Splitting the Banana: How Long and Short Value Chains should jointly Face Deregulation

Splitting the banana: how long and short value chains should jointly face deregulation.

Jocelyn Parot, 25 September 2016

A seminar on the regulation of value chains was held at end of August at the Villarceaux Oecosite 60 km West of Paris. It was initiated by Banana link and Basic, with the support of the Charles Leopold Mayer foundation for the Progress of humankind.

The seminar turned out to be the moment for a long-awaited exchange between local and global fair, sustainable food initiatives.

The participants were from various backgrounds: fair trade, trade unions, think tanks, the academic world and social justice networks. Urgenci was one of the few participating organizations that focus primarily on local food systems.

Another interesting feature of the seminar was the variety of value chains involved. Food was of course the number one focus, but there were also presentations on value chains in other areas of production: electronic devices, clothes, minerals…

Bananas symbolize Fair trade. Within the local food movement, they are sometimes considered as a negative symbol of everything contrary to local food. Yet, the main lesson learnt from this seminar is that local and global value chains are undergoing similar changes. Their stakeholders should unite to face common challenges.

Our account of this seminar will be based on 3 questions:
 What is the participants’ shared vision of the challenges ahead?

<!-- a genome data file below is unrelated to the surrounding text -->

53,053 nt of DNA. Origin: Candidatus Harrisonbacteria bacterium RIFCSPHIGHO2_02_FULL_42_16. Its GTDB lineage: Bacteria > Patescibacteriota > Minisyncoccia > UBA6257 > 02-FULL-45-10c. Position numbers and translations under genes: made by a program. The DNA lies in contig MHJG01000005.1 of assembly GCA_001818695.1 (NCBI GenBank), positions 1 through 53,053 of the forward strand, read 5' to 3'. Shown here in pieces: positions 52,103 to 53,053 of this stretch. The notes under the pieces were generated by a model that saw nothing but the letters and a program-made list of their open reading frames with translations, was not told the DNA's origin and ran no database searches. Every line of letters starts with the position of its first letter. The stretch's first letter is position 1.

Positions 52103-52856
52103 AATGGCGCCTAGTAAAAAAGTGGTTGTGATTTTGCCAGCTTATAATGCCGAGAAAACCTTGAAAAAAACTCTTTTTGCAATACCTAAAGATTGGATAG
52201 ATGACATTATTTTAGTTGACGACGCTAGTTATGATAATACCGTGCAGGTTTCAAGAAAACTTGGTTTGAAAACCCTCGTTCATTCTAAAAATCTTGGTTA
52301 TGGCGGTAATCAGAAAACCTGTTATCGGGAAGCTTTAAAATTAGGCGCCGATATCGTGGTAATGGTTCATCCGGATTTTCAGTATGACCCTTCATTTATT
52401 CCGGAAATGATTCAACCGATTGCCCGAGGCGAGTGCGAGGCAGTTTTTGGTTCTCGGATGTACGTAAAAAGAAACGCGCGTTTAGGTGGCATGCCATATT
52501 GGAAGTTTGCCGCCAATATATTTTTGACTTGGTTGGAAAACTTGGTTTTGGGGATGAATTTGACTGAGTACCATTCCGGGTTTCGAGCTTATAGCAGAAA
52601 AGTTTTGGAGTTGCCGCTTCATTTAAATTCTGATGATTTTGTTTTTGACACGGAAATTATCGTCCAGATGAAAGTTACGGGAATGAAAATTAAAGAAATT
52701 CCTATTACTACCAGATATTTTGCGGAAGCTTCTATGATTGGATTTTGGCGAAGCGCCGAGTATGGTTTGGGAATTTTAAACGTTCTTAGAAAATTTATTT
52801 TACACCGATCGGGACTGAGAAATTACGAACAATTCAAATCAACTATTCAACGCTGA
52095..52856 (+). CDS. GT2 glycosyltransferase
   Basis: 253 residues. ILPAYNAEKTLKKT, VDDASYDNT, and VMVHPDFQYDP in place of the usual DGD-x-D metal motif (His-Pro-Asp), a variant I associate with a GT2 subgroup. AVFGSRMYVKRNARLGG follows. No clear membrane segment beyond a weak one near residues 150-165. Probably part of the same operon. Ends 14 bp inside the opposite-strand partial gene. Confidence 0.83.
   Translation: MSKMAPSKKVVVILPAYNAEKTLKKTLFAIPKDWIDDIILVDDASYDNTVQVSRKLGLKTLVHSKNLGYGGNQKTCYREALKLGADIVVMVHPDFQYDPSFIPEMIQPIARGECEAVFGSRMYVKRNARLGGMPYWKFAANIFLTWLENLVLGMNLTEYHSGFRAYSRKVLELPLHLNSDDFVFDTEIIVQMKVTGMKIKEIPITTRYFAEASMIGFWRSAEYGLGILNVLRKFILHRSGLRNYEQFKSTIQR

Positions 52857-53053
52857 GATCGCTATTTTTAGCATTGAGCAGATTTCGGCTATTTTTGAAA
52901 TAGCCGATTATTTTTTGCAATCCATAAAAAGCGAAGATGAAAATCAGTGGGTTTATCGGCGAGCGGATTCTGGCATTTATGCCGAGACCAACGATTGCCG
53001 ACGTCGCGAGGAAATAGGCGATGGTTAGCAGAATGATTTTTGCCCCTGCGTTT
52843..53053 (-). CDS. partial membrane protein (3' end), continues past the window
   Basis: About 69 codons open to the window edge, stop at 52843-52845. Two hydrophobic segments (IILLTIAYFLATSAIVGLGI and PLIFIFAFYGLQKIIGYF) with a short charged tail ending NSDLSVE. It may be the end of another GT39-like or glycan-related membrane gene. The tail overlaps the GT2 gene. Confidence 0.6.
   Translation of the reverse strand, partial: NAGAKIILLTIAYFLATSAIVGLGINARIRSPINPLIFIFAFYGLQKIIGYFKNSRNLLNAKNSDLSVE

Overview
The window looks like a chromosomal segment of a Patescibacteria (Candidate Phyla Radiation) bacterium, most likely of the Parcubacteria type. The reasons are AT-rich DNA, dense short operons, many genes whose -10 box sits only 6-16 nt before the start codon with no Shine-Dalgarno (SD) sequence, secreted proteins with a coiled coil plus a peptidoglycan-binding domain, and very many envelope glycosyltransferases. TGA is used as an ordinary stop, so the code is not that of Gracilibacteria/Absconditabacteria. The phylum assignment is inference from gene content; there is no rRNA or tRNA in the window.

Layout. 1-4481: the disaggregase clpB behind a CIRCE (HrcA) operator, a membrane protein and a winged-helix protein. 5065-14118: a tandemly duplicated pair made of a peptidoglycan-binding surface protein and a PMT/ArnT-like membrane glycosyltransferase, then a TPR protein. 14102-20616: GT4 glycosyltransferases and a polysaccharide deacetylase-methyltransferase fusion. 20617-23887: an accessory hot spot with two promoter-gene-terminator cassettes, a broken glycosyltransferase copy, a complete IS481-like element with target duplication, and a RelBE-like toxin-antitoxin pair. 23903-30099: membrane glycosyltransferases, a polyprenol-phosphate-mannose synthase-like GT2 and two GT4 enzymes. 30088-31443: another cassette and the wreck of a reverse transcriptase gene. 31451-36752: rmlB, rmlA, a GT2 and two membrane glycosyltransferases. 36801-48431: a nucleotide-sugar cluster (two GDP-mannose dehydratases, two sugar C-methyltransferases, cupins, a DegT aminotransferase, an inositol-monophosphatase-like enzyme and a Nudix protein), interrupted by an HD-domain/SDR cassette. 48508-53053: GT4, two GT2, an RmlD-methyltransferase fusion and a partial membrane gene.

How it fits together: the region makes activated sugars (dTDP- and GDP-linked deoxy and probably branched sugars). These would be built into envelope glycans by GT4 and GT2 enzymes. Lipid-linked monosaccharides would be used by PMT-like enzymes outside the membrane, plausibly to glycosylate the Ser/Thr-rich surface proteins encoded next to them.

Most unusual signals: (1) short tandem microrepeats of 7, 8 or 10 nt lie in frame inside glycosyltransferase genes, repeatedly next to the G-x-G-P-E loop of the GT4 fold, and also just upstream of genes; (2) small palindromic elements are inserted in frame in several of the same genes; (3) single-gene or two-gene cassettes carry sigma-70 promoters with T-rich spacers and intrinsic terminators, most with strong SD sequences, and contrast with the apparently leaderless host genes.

What counter-powers prevail? What synergies could emerge from the meeting between globalized value chains and local food systems?

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1. The shared diagnosis: an ongoing deregulation in the value chains.

The participants shared the same opinion in terms of their evaluation: the current period is characterized by an ongoing deregulation of value chains.

In a long-term perspective, we would be living in a 4th global trade period. After an initial phase qualified as “mercantile”, after a “capitalist” period (until the period between WW1 and WW2), followed by a “Keynesian” era (especially after WW2), we are now be undergoing a “liberal” period.

This period can be distinguished from the preceding ages as a time of both dramatic weakening of the power of States on one hand, and, on the other hand, the increasing domination of commercial law over social and environmental norms.

As a sign of this continuous deregulation process, the unemployment allowance rates for high, middle and low income populations have all been decreased over the last 20 years, irrespective the country under consideration (International Labour Organization, 2015).

An agreed summary of this trend during the seminar asserts that “the States do not organize competition between corporations any more; quite the contrary: corporations now organize the competition between States”. There is a de facto prevalence of commercial law, enforced by the World Trade Organization superceding all social and environmental norms.